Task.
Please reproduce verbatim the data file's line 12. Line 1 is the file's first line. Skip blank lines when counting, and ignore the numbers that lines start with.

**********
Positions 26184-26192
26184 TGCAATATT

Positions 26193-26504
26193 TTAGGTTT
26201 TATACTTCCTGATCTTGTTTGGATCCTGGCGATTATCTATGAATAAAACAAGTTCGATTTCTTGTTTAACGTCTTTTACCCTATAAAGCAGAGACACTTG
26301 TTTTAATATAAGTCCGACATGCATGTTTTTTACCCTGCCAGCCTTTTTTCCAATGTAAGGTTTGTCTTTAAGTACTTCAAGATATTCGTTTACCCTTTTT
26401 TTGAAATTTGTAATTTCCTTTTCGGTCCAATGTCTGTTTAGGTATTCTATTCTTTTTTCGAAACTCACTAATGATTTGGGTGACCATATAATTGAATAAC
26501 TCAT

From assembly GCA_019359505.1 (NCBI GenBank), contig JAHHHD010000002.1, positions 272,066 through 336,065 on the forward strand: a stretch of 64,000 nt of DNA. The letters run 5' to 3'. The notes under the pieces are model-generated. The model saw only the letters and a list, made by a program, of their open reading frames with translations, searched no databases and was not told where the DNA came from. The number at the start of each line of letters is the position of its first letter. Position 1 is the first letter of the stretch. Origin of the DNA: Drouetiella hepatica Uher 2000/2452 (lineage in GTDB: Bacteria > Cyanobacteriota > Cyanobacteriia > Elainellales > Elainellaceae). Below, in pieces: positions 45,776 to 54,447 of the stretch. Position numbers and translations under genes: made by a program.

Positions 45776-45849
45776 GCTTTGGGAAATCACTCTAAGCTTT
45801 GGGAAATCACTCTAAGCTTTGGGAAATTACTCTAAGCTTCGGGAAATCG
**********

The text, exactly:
45801 GGGAAATCACTCTAAGCTTTGGGAAATTACTCTAAGCTTCGGGAAATCG